1864. Hi, This is a Wisden from the Adrian Ellis Collection. 1864 : Paperback with facsimile Spine and Covers - 1st Edition! This Wisden was first listed as a rebind, it was from the Auty collection and hence we thought it was a valid listing with the Auty boards, however the binding wasputting pressure on the frist 2 pages and they were starting to tear down the line of the binding which was 1cm into the book and hence we took the book out of the binding and added facimile covers and a spine and touched up the small tear that was appearing. We have kept the Auty page if needed. The covers and spine are very well made and internally the book is nice and clean, there is some rounding to the pages and the last page has a small loss to the top of it as can be seen in the pictures. A small tear was forming thanks to the binding to the first 2 pages, this has been repaired.

 30.   Check availability:     IOBABooks     Link/Print  

        A Mission to Gelele, King of Dahome. With Notices of the So Called "Amazons", the Grand Customs, the Human Sacrifices, the Present State of the Slave Trade, and the Negro's Place in Nature.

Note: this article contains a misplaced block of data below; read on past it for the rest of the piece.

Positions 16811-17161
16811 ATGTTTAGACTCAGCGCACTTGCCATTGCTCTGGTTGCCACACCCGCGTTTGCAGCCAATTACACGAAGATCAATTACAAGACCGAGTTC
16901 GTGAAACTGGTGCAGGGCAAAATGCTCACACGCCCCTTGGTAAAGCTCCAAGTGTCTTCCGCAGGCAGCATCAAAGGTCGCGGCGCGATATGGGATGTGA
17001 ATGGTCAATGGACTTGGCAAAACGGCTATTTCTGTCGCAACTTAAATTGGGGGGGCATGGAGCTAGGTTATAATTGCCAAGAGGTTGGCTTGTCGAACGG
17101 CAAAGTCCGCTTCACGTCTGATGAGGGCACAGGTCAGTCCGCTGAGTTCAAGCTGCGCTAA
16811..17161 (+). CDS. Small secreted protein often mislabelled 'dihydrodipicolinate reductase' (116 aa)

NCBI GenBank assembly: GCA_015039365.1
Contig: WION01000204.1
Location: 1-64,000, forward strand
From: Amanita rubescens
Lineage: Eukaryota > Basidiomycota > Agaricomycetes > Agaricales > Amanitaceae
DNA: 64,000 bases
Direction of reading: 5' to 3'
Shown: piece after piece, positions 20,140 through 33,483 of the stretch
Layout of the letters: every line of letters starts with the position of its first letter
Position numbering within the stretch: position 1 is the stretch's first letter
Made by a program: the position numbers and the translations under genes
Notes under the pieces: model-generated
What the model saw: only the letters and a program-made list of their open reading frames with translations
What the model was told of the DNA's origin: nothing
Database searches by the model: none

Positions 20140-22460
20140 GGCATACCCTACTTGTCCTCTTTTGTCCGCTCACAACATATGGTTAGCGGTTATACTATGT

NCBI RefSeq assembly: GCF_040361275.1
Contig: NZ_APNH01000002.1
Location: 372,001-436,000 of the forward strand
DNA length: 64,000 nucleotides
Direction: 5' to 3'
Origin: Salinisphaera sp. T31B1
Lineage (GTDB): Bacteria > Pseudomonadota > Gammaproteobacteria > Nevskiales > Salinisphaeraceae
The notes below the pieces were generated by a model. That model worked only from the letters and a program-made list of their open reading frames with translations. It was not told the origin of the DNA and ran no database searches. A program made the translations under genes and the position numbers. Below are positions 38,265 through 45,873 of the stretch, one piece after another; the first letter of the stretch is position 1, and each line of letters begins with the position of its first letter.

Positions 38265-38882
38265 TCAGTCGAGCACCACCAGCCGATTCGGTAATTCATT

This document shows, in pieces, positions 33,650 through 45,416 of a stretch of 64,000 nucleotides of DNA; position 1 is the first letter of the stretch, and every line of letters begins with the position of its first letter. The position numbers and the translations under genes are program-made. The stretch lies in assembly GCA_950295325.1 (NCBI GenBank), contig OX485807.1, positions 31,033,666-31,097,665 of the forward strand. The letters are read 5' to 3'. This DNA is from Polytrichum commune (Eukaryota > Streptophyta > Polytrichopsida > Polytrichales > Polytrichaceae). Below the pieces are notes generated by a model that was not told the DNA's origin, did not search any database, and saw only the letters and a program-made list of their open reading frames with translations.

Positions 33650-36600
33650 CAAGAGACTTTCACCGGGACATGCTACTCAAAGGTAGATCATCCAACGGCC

Tinsley Brothers, London 1864 - FIRST EDITION, FIRST ISSUE. Octavo, 2vols. xvii; vi, 386; 412 pages, with 2 wood engraved frontispieces. Bound in original publisher's cloth with gilt vignette, repair to top of spine of volume 1, renewed endpapers, otherwise a very good and internally near fine copy of this rare travel book. Burton's mission as commissioner to Dahome was to try to persuade Gelele, the local King, to withdraw from the rampant slave trading in Benin. Penzer p.72. One of West Africa's more brutal dictators, Gelele was widely infamous for his female "Amazon" army and such florid atrocities as cannibalism, impaling, and mass human sacrifice. His attacks on neighbouring states, persecution of native Christians, and encouragement of the slave trade alarmed France and Great Britain; the latter annexed Lagos in an effort to curtail Gelele's activities. In 1861 while in West Africa, Burton asked the Foreign Office to send him to Dahome, but his request was denied. He made a secret unofficial journey there and lingered at the capital for 5 days and met with the King briefly. His first impressions were that Gelele was not as savage or as bloody as purported by other European travelers. He described the king, "He looks a king of black men, without tenderness of heart or weakness of head. His person is athletic, upwards of six feet high, lithe, thin flanked and broad shouldered. His eyes are red, bleared and inflamed and his tatoo has three short parallel and perpendicular lancet cuts, situated nearer the scalp than the eyebrows." Later, the Foreign Office formally sent Burton back to Dahome to protest the human sacrifices, slave trade, and other inhumane practices. These volumes chronicle the barbarian practices that he witnessed, and his many attempts to convince the King to abandon his bloody rituals and customs. Unfortunately, Burton was unable to dissuade Gelele. He returned home despondent, frustrated, and disappointed. This was his last major expedition to West Africa. [Attributes: First Edition]